Four years ago, I ran for President at a time of high unemployment and rising frustration. I was determined to change this country -- to turn our country around to make sure that when we enter the 21st century, we would be driven by a vision of the American Dream alive and well for everybody willing to work for it; of an American community that is coming together instead of being torn apart as so many people in the world are today by their racial, their religious, their tribal differences.
In this country, it doesn't matter. If you believe in the Constitution and the Bill of Rights and you're willing to show up tomorrow and be a good citizen, everybody can have a place in America. And that's the way I want it to stay.
And I wanted to keep our country the strongest force for peace and freedom in the world. So I came to Maine and I said, vote for me and we'll change the way politics works. We'll have a simple strategy -- opportunity for all, responsibility from all and an American community in which everybody has a role to play. (Applause.) I promised you that we would have a government that was smaller and less bureaucratic, that responded to the needs of people and gave people the tools they need to make the most of their own lives.
Well, four years ago, you took me on faith. But now, there's a record. You heard a little about it already tonight. No matter what others may say in the debate, there is a record -- 10.5 million more jobs, record numbers of new businesses and exports of American products, 4.5 million new homeowners, incomes on the rise for the first time in a decade. The typical American family with an increased income of $1,600 after inflation since our economic plan passed three years ago. (Applause.)
Last week we learned that in 1995 we had the biggest drop in poverty and the biggest drop in income inequality among working people in 27 years, the biggest drop in childhood poverty in 20 years, and the lowest rate of poverty among American seniors since we began to keep statistics. We are on the right track to the 21st century. (Applause.)
And here at home we are beginning to come together around our basic values. For four years in a row, the crime rate has dropped, the welfare rolls are down by almost 2 million, child support collections are up by almost 50 percent, and for the first time in 20 years -- in 20 long years -- the rate of the number of out-of-wedlock births is going down. This country is on the right track. We are moving back to our roots and forward into future in the best way -- together. (Applause.)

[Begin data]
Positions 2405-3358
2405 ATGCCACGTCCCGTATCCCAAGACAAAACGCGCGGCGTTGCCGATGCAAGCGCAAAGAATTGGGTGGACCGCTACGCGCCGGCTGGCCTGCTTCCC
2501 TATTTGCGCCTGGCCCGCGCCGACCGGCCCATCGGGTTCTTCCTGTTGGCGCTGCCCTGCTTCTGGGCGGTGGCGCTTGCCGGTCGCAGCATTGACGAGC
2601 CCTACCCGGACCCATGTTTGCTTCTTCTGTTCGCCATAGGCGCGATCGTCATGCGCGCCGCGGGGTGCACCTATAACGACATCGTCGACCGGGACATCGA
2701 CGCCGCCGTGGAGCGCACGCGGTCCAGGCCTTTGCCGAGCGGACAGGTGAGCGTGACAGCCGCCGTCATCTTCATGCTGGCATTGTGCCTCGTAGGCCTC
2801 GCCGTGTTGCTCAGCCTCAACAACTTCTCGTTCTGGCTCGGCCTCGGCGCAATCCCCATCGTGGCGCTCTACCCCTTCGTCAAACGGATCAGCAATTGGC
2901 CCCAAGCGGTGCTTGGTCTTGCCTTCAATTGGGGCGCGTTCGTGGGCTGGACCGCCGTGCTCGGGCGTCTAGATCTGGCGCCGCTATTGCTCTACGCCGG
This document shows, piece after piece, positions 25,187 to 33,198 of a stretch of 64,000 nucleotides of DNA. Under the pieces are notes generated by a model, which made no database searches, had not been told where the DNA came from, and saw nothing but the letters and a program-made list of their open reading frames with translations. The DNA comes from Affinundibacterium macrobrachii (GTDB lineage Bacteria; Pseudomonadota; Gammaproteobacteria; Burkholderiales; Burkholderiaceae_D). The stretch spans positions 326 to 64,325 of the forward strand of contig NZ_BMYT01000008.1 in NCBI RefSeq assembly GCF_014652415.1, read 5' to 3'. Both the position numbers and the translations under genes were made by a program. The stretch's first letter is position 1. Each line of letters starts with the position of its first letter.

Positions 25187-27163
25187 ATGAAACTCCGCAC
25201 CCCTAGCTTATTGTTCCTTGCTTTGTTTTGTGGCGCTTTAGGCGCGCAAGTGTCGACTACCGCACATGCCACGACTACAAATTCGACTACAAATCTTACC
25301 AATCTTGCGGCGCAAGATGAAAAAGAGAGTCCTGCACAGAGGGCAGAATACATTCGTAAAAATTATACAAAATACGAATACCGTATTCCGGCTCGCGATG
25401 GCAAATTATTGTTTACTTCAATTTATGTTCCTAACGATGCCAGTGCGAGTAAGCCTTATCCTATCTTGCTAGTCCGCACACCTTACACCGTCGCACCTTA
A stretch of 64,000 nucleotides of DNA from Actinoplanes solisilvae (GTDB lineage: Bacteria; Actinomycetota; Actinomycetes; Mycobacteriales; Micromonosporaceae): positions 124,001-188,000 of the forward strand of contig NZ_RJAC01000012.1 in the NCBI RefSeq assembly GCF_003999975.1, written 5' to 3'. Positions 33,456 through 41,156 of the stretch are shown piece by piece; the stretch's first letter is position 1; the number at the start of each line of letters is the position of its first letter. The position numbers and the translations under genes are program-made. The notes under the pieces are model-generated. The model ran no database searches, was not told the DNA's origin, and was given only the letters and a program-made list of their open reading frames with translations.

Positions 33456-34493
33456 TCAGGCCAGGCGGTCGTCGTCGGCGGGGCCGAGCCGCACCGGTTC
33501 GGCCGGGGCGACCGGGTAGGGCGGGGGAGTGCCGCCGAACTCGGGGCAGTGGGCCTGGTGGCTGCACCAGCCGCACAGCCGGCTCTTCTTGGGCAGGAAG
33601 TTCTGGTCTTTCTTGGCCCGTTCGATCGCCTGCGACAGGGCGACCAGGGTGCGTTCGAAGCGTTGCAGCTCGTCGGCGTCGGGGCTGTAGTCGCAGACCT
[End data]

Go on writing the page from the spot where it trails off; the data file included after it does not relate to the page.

The question before the American people now is, what path will we take to the 21st century. Will we stay on the path we're on, or will we take a u-turn to the policies of a failed past? Do we believe we have to build a bridge to the past, or are we going to build a bridge to the future? (Applause.) Do we believe that we're better of when we just give each other a good letting-alone, or do we believe, as I do, that the First Lady is right -- it does take a village to raise our children and build our country and move us forward. (Applause.)
My fellow Americans, we are better off than we were four years ago. But the real question is, what are we going to do for the next four years to build that bridge to the 21st century. We have to keep going. We cut the deficit by 60 percent. It's the first time the deficit's gone down in each of the four years of a President's term since before World War II; in fact, before the Civil War. But we have to finish the job.
We ought to balance the budget and do it in a way that protects education, the environment, Medicare, Medicaid and research. We can do that. And we can give targeted tax cuts to families for education and child rearing and buying that first home, and still balance that budget. Will you help me build that bridge to the 21st century? (Applause.)
To help our families succeed at home and at work, we passed the Family and Medical Leave law, which 12 million people have already taken advantage of. We've raised the minimum wage for 10 million hard-working workers. We passed the Kassebaum-Kennedy health reform bill, which says to 25 million Americans you can't lose your health insurance anymore just because you changed jobs or because someone in your family has been sick. (Applause.)
Just recently, I signed a bill I was particularly proud of, which says that mothers and their newborn babies can no longer be forced by insurance companies out of the hospital after a day. (Applause.) It says that health insurance policies have to bear fair consideration for people in families that have mental health challenges. And it says, finally, something that's very important to me, and I know very important to my fellow Arkansan, Libby's husband Jim Mitchell -- it says, finally, after all these years, to the Vietnam veterans whose children were born with spina bifida because they were fighting for our country and were exposed to Agent Orange, finally we're going to give you the medical help with the disability support your children deserve. It is high time. We are moving in the right direction. (Applause.)
So we've made a good beginning, but we have to do more. We ought to expand the Family and Medical Leave law to say you don't lose your job if you take a little time off from work to take your children or your parents to regular doctor's appointments and to go to the school to meet with your child's teacher. It will make America a stronger place. (Applause.)
We ought to amend the law for people who have to work overtime to give them -- not the employers, but the people -- the chance to decide whether to take their overtime pay in money or in extra time with their children, their parents, their spouses, if there is an illness at the home and they need it. (Applause.)
We ought to take the next step in health care reform and recognize that people should not lose their health insurance when they're between jobs. My balanced budget plan contains the funds to help people between jobs keep health insurance for their families up to six more months. It could help 5 million people a year and we ought to do it. (Applause.)